While unrequited love is a common theme in movies, unacknowledged love is more common in real life. Even after witnessing countless demonstrations of the other person’s love for us, we may still miss seeing their actions as evidence of their love for us if they’re expressing it in ways that are different from how our own mind is conditioned to receive love. It might make us feel not-loved-enough, even when it may not be the case.
Understanding each other’s languages of love is a great first step in becoming aware of each other’s styles. With time, it might also help us adapt to each other’s styles and improve our compatibility. There are probably hundreds of different ways in which people express and receive love. However, for convenience, the most popular framework groups them into 5 categories:
- Quality time: being fully present with each other while engaging in a mutually enjoyable activity.
- Touch: showing affection via physical acts of touch – hugs, kisses, sex, etc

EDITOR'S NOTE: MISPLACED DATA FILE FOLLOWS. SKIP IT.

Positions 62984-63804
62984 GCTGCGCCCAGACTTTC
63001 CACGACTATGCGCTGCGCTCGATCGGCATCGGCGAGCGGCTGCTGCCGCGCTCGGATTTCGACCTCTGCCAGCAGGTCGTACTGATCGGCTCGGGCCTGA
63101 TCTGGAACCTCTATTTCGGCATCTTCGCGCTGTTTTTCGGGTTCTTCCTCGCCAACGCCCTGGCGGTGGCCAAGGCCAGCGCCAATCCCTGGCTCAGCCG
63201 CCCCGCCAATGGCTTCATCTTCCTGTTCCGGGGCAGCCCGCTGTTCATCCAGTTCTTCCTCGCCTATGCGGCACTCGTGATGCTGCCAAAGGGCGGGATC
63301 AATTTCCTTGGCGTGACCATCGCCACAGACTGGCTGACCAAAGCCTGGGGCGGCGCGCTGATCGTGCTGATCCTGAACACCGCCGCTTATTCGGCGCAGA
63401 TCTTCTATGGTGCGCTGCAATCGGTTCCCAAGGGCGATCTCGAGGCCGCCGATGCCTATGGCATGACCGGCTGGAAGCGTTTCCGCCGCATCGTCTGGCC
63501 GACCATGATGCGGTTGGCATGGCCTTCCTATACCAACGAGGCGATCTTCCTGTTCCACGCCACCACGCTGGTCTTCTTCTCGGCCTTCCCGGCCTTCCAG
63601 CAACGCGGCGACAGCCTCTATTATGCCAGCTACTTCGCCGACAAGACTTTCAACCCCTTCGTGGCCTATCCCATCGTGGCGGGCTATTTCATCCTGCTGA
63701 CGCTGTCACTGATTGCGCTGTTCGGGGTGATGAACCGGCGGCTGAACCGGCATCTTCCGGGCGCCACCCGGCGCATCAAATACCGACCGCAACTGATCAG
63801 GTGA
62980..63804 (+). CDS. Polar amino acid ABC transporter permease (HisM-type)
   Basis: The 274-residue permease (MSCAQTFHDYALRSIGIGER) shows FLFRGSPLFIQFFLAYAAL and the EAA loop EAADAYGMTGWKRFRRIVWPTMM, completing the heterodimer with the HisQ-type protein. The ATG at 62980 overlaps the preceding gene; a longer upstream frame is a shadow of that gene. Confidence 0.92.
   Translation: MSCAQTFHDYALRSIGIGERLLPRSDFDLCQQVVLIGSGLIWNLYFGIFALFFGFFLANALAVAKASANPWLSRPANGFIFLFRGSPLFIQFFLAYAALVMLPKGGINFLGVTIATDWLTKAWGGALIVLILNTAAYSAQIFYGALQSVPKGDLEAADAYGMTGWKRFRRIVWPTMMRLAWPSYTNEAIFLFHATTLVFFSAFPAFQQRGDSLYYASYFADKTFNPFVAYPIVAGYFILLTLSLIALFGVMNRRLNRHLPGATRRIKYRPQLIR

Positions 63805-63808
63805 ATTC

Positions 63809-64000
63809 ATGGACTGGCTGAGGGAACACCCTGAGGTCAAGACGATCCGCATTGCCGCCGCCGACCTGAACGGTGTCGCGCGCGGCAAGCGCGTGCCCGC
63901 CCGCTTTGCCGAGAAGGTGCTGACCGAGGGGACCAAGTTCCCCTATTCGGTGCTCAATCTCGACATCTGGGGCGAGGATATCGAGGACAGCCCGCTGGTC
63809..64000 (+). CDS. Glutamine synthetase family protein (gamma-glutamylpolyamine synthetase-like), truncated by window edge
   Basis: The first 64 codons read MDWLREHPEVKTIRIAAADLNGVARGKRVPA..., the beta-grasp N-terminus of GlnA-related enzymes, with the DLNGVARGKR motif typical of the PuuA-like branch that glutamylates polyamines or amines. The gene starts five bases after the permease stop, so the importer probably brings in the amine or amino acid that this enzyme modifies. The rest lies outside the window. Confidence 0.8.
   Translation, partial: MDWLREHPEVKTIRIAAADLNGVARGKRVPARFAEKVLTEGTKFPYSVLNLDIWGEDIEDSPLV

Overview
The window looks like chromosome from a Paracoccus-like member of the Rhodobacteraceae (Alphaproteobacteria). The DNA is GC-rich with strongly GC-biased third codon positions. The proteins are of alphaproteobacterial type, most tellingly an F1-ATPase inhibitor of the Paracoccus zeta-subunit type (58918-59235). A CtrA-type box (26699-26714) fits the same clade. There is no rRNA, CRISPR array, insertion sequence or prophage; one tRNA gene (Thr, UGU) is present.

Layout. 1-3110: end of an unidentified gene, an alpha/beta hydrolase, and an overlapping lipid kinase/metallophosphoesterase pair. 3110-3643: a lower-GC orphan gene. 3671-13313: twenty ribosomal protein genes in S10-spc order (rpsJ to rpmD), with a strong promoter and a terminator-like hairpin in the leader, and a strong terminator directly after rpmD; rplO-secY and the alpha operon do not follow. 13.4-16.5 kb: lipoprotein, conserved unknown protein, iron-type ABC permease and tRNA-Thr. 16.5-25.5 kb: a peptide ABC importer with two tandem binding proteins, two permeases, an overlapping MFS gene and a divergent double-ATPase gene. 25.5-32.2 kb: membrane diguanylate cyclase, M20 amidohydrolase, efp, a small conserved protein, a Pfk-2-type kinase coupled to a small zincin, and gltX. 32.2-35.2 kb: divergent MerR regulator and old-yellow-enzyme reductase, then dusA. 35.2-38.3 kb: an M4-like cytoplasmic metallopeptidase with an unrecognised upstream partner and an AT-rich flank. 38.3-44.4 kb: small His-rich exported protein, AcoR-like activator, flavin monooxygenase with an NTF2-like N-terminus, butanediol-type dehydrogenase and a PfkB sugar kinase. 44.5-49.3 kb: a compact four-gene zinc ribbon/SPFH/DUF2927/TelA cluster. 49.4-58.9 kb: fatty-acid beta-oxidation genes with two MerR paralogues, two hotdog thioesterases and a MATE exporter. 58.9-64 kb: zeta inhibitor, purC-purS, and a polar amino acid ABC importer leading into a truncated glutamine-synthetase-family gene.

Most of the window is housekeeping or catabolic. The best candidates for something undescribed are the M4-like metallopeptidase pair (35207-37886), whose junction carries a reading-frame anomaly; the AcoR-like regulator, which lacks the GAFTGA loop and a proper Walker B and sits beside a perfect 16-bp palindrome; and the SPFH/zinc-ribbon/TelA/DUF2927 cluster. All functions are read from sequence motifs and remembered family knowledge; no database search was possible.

- Words: verbal display of affection – saying “I love you”, “I miss you” or baby-talk or sharing what the other person means to you, etc
- Acts of service: doing something to help the other person in big or small ways without being asked to do so.
- Gifts: more thoughtful and personalized, the better.
Most people have one or two of the above languages as their dominant style, followed by the others. When the dominant love-languages of two individuals match, their relationship might reach peak intensity very rapidly because neither of them will hesitate to escalate the amount of love and affection they shower on the other, since they aren’t uncertain about how the other person feels towards them. However, when there is a mismatch, it might take longer for the intensity of their relationship to reach its full potential – increasing the chances that they might give up before reaching their peak.
Psst: Here’s a quiz you can take to discover your love languages – https://www.5lovelanguages.com/quizzes/love-language
Takeaway: Similarities in each other’s dominant love-languages might accelerate how quickly a relationship grows to its peak intensity.